Former prosecutor Todd Flood and retired FBI chief Andrew Arena to join Schuette as investigation continues forward
LANSING – Michigan Attorney General Bill Schuette today announced he has named former prosecutor Todd Flood as Special Counsel in his probe of the Flint water crisis and that retired Detroit FBI chief Andrew Arena will also join the investigation into whether any Michigan laws were violated in the process that created a major public health crisis for Flint residents.
Special Counsel Flood will spearhead Schuette’s investigation and be joined by Arena. Both will report to Schuette.
Because the Department of Attorney General has a dual responsibility to represent the people of Michigan and defend the State of Michigan when sued, Schuette is following the decades-long practice of Michigan attorneys general by establishing an ethics-based conflict wall between him and his investigation team, and the team defending the governor and state departments against Flint water-related law suits.
“We will do our job thoroughly and let the chips fall where they may,” said Schuette. “I have every confidence in Todd Flood, Andrew Arena and our team to work with me on this independent investigation. This investigation is about beginning the road back, to rebuild, regain and restore trust in government.”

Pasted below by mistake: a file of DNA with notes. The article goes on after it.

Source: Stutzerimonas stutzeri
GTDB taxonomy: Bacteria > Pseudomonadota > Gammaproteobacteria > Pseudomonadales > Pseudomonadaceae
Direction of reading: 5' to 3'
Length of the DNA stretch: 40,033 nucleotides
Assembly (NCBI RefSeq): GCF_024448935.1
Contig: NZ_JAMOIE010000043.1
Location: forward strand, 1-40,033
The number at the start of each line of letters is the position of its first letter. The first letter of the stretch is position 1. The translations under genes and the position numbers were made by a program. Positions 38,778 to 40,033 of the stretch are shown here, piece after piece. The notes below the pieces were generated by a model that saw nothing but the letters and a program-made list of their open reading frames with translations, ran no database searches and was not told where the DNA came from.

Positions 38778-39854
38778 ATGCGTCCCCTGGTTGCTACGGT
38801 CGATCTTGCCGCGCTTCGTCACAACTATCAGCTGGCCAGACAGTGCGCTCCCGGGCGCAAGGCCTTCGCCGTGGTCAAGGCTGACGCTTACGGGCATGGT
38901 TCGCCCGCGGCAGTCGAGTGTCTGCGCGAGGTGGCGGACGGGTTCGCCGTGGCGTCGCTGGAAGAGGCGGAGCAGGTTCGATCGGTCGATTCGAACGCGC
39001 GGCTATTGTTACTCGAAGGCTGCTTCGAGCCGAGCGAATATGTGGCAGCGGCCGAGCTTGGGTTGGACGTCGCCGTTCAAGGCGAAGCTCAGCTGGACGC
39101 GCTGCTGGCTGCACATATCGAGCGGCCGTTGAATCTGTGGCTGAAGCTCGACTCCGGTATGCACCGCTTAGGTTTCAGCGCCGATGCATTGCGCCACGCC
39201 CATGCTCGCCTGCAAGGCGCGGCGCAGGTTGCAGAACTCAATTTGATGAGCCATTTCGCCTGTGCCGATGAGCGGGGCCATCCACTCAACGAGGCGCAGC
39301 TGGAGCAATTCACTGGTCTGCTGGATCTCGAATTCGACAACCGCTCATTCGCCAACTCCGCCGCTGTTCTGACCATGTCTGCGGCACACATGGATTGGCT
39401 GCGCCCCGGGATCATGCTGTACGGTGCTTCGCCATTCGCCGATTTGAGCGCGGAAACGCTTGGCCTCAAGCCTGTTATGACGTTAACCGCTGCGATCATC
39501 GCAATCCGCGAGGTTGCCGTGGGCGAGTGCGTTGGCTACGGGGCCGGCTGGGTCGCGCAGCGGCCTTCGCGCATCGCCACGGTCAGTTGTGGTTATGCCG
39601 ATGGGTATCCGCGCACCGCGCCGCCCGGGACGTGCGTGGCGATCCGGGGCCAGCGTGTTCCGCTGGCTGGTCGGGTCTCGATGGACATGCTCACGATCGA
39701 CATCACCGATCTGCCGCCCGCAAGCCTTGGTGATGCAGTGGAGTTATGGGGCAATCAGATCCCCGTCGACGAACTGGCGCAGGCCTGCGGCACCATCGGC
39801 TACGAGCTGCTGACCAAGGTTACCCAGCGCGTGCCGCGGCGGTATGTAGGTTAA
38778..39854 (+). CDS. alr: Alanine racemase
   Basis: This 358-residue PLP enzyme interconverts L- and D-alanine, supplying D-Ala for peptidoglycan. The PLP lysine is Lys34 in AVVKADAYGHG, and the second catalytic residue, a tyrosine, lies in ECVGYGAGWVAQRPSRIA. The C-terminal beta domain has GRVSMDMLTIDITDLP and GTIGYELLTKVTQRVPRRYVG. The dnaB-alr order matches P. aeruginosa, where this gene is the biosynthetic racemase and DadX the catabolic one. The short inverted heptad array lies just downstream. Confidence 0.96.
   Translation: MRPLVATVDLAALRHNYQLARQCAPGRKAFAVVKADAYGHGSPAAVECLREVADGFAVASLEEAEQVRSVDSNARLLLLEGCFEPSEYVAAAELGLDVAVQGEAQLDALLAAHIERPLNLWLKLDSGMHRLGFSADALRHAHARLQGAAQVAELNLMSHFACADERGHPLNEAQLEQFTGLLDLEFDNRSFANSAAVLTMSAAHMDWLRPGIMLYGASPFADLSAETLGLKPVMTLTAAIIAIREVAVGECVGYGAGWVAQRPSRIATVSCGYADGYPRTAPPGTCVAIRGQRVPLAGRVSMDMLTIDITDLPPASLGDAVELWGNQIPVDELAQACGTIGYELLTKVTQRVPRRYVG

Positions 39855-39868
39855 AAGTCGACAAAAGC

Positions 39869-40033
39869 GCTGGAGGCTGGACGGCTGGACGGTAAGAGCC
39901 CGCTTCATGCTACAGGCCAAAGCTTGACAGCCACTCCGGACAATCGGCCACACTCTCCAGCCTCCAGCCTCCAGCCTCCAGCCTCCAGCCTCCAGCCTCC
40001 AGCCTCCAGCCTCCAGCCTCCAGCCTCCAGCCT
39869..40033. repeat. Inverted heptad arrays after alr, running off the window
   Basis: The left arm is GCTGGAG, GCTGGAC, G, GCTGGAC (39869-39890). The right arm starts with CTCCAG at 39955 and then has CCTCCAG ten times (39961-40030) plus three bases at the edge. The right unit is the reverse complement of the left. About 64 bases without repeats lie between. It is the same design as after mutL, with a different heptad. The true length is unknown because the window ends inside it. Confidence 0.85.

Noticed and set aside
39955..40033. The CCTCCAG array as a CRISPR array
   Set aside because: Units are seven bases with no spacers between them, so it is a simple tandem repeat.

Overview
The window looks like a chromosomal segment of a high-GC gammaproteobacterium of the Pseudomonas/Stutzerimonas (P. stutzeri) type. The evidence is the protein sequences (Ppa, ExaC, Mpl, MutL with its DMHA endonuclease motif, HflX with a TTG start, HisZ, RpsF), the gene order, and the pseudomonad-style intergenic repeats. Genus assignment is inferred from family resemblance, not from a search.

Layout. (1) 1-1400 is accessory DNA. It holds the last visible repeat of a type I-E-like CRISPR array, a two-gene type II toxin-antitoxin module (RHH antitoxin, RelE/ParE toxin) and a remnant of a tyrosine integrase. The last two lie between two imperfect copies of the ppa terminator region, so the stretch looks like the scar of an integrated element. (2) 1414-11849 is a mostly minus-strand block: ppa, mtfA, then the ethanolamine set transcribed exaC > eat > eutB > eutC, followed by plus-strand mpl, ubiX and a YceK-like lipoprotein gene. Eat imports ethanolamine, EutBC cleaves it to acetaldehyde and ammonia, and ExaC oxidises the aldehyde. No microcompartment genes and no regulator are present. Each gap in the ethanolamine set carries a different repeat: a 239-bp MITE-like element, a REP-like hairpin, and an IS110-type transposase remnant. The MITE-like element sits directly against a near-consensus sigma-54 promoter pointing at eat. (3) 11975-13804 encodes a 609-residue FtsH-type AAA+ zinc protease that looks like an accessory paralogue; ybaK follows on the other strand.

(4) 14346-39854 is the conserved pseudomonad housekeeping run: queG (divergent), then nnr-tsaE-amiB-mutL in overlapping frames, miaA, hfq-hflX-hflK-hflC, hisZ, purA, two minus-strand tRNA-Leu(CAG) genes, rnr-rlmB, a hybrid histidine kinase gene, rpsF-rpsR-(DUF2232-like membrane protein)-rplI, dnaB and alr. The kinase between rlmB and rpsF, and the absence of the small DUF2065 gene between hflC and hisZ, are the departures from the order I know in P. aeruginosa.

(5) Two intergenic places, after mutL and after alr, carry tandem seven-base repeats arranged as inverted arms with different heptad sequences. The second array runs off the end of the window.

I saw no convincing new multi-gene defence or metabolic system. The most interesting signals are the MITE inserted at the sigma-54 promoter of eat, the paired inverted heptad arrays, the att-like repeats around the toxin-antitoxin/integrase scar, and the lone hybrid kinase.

“This independent investigation will be exhaustive and thorough. Without fear or favor, I will carry out my responsibility to enforce the laws and protect the families and citizens of Flint.”
Flood is a former assistant prosecutor who served Michigan residents for a decade in the Wayne County Prosecutor’s Office, the state’s largest county and home to the City of Detroit. As a prosecutor, Flood worked in the homicide, drug house and trial units. He is now a private practice attorney based in southeastern Michigan who specializes in both civil and criminal litigation.
“Attorney General Bill Schuette is doing the right thing by conducting an investigation into this crisis of public health and public trust in their government,” said Flood. “It is a privilege to have this opportunity to serve and to provide Michigan residents with an impartial answer to the question of whether any state laws were broken.”
Arena was the Special Agent in Charge of the Federal Bureau of Investigation’s Detroit Field Office from 2007 – 2012. Arena served the FBI in several capacities in a law enforcement career spanning more than two decades. He has led the Detroit Crime Commission, a non-profit organization aimed at reducing criminal activity, since 2012.
“I am honored to return to public service on a case so important to the public trust,” said Arena. “We will enter the investigation with open eyes and follow the facts, whatever the outcome, and Flint families and Michigan families will receive a full and independent report of our investigation.”
Lawsuits filed against the governor and the State of Michigan will be supervised by Chief Deputy Attorney General Carol Isaacs and Chief Legal Counsel Matthew Schneider. An example of a previous “conflict wall” case includes the Detroit bankruptcy, in which Attorney General Schuette fulfilled his responsibility as defender of Michigan citizens by protecting the pensions of City of Detroit police and firefighters, while a separate legal team in his office represented the governor and other departments of Michigan government. Many other such cases have taken place over the past 54 years during the service of Michigan’s last four attorneys general.
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